Comment: The rise of the dark store

The rapid growth of the online grocery market in many countries has begun to put pressure on traditional store picking operations, leading to the rise of dedicated eCommerce grocery fulfilment centres, or so called 'dark stores'.

From the outset of online grocery services, the majority of retailers chose to develop store picking operations that enabled them to leverage their fixed assets, and also the store inventory.

As volumes have grown, retailers have increasingly found that their stores lack sufficient capacity to support eCommerce order volumes without impacting the offline store operation (aisle congestion, on shelf availability due to increased replenishment requirements, lack of back of house space, insufficient parking space for home delivery vans). Typically this happens when online sales are more than 10% of store total sales.

The answer to these capacity constraints is the dark store concept, which has developed significantly in the UK and France, and is also present in Germany and the Netherlands, among other countries.

Typical UK dark stores carry a full or extended supermarket product range, and most retailers’ first dark store was effectively a larger version of a store picking operation with familiar product layout and systems. The level of sophistication of dark stores varies across the UK retailers, but the progression towards automation is well demonstrated by Tesco which has increasingly automated each new dark store it has opened.

In addition to offering increased order processing capacity, dark stores can offer additional benefits including:


There are numerous challenges associated with dark store operations, which we have learnt from our engagements with six different grocery clients where we have modelled, designed, built and run dark store operations. Maximising efficiency is critical due to the high costs of fully dedicated fulfilment operations.

1. Clearly define the product proposition

Although this sounds second nature, it is imperative to understand the desired product proposition before designing the dark store.

The size and nature of the product assortment has a major impact on site design. The number of SKUs drives storage/picking space requirements, and the choice of types of shelving/racking. The split of temperature regimes is also important, as is the decision to use refrigerated chambers rather than refrigerated cabinets, which are typical in a store.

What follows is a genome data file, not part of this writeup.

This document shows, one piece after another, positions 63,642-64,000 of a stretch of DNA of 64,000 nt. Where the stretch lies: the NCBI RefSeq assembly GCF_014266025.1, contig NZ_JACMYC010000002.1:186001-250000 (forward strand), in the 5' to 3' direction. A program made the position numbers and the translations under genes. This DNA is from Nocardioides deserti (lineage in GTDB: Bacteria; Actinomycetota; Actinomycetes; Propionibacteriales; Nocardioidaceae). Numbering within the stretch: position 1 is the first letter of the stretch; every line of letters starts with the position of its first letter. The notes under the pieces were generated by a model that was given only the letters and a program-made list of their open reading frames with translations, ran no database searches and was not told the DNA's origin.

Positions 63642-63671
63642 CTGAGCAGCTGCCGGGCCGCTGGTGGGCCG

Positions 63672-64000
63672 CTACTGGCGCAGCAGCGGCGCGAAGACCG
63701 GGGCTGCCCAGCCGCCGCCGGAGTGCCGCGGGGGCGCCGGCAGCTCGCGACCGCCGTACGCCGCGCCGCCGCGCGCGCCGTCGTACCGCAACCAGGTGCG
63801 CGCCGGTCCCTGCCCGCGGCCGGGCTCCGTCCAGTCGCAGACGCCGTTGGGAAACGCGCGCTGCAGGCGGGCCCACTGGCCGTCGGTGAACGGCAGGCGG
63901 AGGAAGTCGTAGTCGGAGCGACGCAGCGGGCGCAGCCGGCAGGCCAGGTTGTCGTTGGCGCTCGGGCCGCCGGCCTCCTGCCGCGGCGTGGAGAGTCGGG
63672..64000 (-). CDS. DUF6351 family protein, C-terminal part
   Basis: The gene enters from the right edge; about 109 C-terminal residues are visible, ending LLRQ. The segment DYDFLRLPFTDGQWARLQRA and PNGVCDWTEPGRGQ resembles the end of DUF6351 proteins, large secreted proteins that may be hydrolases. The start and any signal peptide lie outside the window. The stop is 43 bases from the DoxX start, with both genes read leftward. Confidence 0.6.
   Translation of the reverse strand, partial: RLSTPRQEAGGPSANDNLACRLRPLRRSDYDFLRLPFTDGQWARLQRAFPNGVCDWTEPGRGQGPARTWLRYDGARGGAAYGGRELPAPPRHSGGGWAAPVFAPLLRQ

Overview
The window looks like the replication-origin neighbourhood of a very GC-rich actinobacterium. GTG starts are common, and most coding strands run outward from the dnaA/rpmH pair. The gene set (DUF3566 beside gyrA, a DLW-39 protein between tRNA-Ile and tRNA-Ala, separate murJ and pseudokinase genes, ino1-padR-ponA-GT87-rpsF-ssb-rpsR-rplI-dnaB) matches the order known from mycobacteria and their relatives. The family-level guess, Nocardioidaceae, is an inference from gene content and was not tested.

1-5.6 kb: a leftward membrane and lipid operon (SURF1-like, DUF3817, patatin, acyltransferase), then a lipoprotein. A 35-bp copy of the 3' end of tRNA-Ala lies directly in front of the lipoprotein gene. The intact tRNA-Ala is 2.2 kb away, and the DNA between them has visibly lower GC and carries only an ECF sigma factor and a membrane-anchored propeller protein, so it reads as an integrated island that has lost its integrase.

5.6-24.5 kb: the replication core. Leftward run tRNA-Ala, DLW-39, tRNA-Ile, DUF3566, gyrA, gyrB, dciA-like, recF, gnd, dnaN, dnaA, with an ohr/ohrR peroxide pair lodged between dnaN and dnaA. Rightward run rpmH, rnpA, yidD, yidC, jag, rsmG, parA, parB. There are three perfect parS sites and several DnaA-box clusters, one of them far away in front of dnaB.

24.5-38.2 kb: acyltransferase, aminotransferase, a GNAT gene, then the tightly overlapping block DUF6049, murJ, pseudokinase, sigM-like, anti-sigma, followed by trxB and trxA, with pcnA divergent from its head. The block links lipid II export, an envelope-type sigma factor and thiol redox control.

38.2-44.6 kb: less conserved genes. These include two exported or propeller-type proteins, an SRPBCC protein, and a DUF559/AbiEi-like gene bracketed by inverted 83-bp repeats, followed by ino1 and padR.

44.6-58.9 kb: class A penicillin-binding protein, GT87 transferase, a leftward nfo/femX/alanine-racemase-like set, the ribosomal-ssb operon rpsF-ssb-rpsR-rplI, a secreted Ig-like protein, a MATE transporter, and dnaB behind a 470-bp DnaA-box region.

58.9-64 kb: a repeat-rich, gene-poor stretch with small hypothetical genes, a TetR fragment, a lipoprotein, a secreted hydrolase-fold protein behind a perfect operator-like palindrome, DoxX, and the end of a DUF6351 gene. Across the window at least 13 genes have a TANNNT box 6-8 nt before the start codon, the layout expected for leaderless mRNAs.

2. Clearly define the service proposition

This is generally more simple to define than the product proposition but again is crucial to dark store design.

Key questions to answer include:

​Understanding these service requirements enables the daily operation to be mapped at a high level, helping to understand likely constraints or bottlenecks ahead of the detailed design.

3. Select the right location

Home delivery dark stores generally require a very large yard to accommodate the delivery van fleet, and also a large number of van loading positions. Not many existing buildings have sufficient external space, which has led to retailers commissioning development of brand new facilities in locations with good transport links, and access to a large local labour pool.

4. Optimising layout

Whereas retail stores are typically laid out based on commercial drivers and product family groupings, a dark store can be laid out to drive efficiency. Using pallet pick locations, and rear fill shelving, along with fast/medium/slow/bulky groupings of products can deliver significant increase in picking efficiency. Ensuring sufficient pick face capacity based on sales velocity also ensures replenishment is kept to a minimum.

5. Select the right technology

Where retailers have transitioned from store picking to dark stores, often a legacy picking system is also carried over. Dark stores are prime candidates for consideration of a WMS solution but this should be carefully evaluated in terms of potential productivity benefits versus the implementation and ongoing licence and maintenance costs.

6. Ensure labour is flexible

Online grocery order lead times are extremely short, so ensuring sufficient staff are available to fulfil orders is essential; equally it is difficult to accurately predict customer demand, particularly for new operations. Establishing flexible employee contracts and good relationships with agencies that can offer a trained pool of resource at short notice will help to minimise labour costs.

7. Consider automation

As with any warehouse operation, automation can potentially offer increases in capacity and productivity but implementing such technology always carries risk. Dark store operations are well suited to two types of automation; outbound crate storage and sortation, and picking.

As with all automation, it is first essential to fully understand the business profile; generally the operation needs to reach a stable footing before considering investing significant sums of money in software and machinery.

Will Treasure is the director of the Operations & Technology Consulting practice at Javelin Group, a specialist retail and omnichannel consultancy.

Tony Stockil, CEO of Javelin Group, will be presenting a conference session at RBTE 2014 on The Global Digital Retail Revolution.


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